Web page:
I do not strive because I have the power to do it on my own. I do not pursue holiness because I think I can do it alone. I pursue these things because He has enabled me and then told me to do them, and He expects me to. How am I to demonstrate my love to God and my appreciation for what Christ has done on my behalf if I am not working to keep His commandments? Why is this concept so terribly offensive to you? Why is the concept of duty so dangerous to you?
In Ephesians 2:10 we are taught that God has prepared good works for us from before the foundation of the earth. What does this mean? Is this only encouragement for us to sit back and wait to have these good works happen to us without pursuing them? Do we sit like rag dolls unable to compel ourselves to get up and pursue? Of course not; the Holy Spirit within in us compels us to search out those good works; just as the Holy Spirit compels us to obey God. But obey what? What is it that God has given us to mark obedience by? It certainly isn’t some esoteric ethereal idea. Our obedience is tangible; it has standards and guidelines. Yet it does not curry us any sense of salvific work or special favor from our heavenly Father. We cannot be more loved than we already are through Christ. Yet we can grieve the Father and we can grieve the Son and we can grieve the Holy Spirit; precisely because He loves us and expects us to obey Him; and our disobedience towards Him saddens Him. Our disobedience garners us the just chastisement of the Father. It must; because any father who loves his children teaches them to obey, and chastises them when they don’t. But as we are taught in Romans 8 there is no condemnation for those of us in Christ.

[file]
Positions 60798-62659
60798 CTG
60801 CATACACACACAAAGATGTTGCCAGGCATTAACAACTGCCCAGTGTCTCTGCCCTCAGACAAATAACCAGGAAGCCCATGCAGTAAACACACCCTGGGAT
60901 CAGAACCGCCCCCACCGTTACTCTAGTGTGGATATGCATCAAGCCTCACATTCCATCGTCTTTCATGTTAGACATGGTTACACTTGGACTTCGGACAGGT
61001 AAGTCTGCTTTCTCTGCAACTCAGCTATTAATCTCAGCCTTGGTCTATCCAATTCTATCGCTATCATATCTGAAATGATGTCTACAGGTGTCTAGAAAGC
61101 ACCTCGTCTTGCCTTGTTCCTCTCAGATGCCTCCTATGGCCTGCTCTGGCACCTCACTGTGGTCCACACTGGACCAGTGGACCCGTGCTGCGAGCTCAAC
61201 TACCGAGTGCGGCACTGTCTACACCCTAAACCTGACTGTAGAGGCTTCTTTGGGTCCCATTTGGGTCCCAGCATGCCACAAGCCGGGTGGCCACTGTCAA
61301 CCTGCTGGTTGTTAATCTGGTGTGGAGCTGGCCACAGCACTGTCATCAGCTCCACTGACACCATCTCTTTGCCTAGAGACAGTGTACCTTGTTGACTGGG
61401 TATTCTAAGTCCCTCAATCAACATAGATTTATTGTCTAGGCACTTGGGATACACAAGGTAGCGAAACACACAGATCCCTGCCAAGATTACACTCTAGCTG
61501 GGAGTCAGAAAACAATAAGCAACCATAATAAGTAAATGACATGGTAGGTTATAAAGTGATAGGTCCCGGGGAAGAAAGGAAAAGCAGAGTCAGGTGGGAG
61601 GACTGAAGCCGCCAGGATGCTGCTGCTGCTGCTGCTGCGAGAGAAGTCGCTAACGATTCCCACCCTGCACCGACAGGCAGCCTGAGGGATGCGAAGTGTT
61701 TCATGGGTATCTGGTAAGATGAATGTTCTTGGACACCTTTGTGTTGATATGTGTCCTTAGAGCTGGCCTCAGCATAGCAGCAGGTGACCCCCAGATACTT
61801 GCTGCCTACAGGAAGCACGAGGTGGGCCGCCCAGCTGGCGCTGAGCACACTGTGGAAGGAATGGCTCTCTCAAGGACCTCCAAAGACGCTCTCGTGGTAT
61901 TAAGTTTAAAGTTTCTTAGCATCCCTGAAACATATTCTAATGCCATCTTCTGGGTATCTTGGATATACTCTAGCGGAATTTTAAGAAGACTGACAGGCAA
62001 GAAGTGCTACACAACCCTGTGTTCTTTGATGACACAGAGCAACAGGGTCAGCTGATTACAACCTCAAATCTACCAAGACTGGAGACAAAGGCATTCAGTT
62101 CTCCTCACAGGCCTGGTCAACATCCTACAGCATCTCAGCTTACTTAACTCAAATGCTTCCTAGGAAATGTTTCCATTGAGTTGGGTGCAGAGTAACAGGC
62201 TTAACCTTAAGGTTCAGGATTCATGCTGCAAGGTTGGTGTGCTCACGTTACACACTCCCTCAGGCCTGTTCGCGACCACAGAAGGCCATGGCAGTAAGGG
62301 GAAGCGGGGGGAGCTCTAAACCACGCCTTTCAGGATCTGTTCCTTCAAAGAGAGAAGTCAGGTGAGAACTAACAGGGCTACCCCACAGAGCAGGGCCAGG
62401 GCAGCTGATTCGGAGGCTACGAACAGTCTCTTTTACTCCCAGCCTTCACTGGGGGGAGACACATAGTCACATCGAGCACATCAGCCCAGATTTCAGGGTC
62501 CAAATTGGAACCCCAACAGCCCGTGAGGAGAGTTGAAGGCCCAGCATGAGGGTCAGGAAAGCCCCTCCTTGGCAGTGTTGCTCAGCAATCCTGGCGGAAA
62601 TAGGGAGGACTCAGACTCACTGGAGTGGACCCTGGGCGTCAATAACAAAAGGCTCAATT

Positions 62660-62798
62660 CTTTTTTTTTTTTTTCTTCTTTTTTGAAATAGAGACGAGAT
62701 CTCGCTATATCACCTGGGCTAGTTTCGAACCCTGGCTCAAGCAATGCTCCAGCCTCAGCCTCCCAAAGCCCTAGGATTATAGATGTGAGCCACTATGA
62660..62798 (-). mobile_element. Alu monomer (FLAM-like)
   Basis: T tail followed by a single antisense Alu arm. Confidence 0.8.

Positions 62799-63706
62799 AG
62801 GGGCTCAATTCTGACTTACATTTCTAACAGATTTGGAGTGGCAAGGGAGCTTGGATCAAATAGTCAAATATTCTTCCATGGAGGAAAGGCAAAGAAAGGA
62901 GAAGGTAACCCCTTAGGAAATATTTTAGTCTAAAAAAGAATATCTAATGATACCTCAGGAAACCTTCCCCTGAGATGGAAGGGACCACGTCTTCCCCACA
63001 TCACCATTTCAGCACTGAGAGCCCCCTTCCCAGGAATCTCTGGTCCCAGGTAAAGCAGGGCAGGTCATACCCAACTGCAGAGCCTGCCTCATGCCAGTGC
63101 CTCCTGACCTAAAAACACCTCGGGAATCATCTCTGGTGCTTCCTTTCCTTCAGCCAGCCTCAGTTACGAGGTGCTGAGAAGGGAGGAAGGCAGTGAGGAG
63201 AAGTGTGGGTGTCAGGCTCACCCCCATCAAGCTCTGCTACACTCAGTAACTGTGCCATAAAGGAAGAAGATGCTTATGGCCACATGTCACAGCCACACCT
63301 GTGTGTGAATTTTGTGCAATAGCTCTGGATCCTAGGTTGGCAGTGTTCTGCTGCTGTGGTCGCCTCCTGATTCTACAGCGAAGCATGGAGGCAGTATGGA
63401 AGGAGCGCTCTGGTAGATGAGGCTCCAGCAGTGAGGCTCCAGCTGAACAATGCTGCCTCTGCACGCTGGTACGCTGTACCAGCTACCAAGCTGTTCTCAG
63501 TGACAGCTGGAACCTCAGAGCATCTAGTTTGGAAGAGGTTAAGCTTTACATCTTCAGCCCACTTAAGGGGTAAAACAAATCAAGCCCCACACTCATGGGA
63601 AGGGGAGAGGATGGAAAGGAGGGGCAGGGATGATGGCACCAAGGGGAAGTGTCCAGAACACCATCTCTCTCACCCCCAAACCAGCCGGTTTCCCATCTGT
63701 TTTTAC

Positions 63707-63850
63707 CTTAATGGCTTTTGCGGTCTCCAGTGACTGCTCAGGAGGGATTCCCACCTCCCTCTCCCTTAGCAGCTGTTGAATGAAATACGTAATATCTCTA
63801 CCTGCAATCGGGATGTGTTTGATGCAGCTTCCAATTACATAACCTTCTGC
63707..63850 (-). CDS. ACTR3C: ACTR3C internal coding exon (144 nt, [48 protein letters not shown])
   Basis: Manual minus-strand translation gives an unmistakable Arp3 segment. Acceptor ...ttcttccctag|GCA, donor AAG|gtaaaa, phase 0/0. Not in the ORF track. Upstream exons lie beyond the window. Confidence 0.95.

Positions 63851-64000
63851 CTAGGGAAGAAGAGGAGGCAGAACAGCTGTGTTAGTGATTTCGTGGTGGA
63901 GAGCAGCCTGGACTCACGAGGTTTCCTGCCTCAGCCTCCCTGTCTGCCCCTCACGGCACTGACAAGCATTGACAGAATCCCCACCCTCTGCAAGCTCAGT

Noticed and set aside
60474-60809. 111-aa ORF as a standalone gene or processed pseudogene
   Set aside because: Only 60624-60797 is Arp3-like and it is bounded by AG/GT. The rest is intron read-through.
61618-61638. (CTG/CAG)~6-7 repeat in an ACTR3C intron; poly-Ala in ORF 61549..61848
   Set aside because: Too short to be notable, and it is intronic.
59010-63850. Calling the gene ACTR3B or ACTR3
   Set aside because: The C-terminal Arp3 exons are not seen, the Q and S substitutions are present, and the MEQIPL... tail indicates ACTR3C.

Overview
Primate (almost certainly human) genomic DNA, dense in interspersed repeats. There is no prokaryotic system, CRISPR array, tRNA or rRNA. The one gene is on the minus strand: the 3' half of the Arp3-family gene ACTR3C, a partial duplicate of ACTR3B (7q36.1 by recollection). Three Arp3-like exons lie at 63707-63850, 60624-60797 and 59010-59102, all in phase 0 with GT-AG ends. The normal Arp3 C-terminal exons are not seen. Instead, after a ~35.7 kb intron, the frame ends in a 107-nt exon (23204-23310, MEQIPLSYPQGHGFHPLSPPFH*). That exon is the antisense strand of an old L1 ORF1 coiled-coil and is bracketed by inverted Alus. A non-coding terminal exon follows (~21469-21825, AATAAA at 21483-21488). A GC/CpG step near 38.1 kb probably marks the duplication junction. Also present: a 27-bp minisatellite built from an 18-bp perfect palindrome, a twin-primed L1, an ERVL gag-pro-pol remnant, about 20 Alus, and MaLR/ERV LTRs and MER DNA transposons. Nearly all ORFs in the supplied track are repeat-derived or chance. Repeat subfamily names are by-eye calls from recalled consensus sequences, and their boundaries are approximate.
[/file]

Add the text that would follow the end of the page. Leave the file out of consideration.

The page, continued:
This concept is deeply embedded in Scripture. Take a look at Hebrews 12:3-17:
“Consider him who endured from sinners such hostility against himself, so that you may not grow weary or fainthearted. In your struggle against sin you have not yet resisted to the point of shedding your blood. And have you forgotten the exhortation that addresses you as sons? My son, do not regard lightly the discipline of the Lord, Nor be weary when reproved by Him. For the Lord disciplines the one He loves, and chastises every son He receives.
It is for discipline that you have to endure. God is treating you as sons. For what son is there whom his father does not discipline? If you are left without discipline, in which all have participated, then you are illegitimate children and not sons. Besides this, we have had earthly fathers who disciplined us and we respected them. Shall we not much more be subject to the Father of spirits and live? 1For they disciplined us for a short time as it seemed best to them, but he disciplines us for our good, that we may share his holiness. For the moment all discipline seems painful rather than pleasant, but later it yields the peaceful fruit of righteousness to those who have been trained by it.